Judith, a young Amish woman in Pennsylvania, is visited by an angel after her brother is accidentally hurt on their farm. The angel’s message of hope for her brother isn’t received well in her community – despite her strong connection to God, the town declares her to be lying and decides to change her mind, or to ostracise her. Only Andrew, the bishop’s son, believes she’s telling the truth. Judith's faith is tested, and her relationships with all those around her hang on tentative threads until the close of the novel.
Despite flicking through the first few pages and thinking that I’d not enjoy it one iota, the novel and characters actually really grew on me. It was refreshing to see characters that weren’t perfect – this is the third Amish-centred novel I’ve read, coming off the end of Beverly Lewis’s Rose Trilogy, whose characters appear to be surrounded by the hallelujah-lights. The messages delivered throughout were thought-provoking, and the budding romance between Judith and Andrew was quite sweet and believable. However, I did find the angel itself to be a strange character – while I get that Tobias did need to be detached from the surroundings and seem ridiculously out of place, I don’t feel it was conveyed in the best way. Tobias’s character comes off with an air of needing more work to be believable, rather than as an intentional device. A lot of characters are thrown into the mix and then mysteriously vanish - not a good thing if the book hasn't immediately grabbed you, which it didn't for me.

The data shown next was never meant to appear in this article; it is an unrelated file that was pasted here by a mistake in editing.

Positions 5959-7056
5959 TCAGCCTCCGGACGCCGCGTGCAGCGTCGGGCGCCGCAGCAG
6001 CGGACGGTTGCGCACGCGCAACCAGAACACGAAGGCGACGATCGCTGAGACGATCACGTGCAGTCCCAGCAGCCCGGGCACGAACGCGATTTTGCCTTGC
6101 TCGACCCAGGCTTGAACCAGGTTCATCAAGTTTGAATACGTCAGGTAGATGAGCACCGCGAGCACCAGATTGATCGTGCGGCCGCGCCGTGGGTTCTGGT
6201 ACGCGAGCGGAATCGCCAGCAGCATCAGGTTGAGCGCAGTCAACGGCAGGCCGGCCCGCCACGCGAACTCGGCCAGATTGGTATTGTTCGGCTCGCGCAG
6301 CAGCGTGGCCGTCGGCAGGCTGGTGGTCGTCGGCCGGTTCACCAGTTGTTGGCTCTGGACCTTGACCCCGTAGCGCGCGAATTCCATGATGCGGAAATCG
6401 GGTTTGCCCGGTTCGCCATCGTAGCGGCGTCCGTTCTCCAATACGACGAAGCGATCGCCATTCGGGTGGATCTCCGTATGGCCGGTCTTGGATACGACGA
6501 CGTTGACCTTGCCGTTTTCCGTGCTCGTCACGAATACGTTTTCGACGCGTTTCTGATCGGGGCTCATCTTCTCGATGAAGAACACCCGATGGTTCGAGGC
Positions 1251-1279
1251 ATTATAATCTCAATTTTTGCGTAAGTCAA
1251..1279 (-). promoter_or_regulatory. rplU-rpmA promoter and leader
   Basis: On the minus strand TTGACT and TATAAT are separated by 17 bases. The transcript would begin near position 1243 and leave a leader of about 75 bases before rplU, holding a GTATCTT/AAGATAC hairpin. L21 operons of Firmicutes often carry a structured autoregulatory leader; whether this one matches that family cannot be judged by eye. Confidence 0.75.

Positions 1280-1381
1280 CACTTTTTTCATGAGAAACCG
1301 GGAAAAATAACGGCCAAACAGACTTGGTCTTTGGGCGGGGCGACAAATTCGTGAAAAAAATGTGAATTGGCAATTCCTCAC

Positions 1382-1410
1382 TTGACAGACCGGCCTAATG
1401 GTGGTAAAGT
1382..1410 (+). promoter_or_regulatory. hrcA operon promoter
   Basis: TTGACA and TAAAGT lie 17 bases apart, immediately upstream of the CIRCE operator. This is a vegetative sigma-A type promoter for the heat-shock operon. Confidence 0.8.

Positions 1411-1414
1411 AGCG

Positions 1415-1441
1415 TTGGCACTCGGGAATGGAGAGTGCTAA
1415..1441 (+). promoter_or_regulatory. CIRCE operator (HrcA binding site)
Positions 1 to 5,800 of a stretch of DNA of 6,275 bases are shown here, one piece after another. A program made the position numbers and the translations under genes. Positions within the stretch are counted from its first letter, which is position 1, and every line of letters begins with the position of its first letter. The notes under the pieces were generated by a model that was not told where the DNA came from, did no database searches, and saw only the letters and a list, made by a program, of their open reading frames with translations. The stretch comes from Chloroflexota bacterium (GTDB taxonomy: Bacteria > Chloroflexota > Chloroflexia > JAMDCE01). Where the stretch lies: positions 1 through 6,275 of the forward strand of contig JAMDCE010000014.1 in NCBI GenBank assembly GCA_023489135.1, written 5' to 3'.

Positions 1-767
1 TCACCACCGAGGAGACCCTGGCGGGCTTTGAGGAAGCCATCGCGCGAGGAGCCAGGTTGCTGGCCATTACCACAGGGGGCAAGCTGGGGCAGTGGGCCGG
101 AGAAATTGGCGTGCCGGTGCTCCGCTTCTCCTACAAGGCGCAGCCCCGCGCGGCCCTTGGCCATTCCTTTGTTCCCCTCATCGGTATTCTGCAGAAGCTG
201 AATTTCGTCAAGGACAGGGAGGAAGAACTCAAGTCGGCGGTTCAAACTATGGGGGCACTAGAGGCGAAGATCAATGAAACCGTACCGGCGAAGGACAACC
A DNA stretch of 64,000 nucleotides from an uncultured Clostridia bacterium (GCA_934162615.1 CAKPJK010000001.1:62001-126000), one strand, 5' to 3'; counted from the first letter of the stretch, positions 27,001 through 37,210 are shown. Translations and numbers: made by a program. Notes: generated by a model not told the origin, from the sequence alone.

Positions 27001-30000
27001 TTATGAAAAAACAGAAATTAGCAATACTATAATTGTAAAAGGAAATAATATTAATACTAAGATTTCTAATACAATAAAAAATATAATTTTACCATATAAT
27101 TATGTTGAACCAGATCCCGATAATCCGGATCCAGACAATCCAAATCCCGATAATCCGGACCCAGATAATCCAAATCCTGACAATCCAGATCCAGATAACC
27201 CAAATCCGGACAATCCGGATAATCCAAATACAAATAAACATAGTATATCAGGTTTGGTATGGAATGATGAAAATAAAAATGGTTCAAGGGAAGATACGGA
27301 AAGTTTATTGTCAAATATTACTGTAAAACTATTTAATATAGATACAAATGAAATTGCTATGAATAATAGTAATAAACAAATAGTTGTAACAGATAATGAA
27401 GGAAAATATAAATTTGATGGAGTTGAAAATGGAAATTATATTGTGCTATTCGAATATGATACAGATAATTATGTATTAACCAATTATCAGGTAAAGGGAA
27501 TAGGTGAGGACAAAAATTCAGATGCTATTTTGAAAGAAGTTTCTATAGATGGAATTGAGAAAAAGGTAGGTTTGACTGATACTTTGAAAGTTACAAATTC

If you’re looking for a novel that’s going to whittle away a rainy afternoon, this is a good one. It’s not too heavy-going for fiction, and it won’t cause a migraine with any twists and turns. Don’t read this novel if you’re looking for the next big thing in Christian literature – or mainstream, for that matter. It’s a good enough read, but nothing spectacularly out of the ordinary to rave about.
Having said that, I've just found out this is a series. I'll be picking up book two.
««« 1/2 stars.
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Disclosure of Material Connection: This book was most lovingly supplied to me by Booksneeze, free of charge. Opinions are most thoroughly my own, positive or otherwise.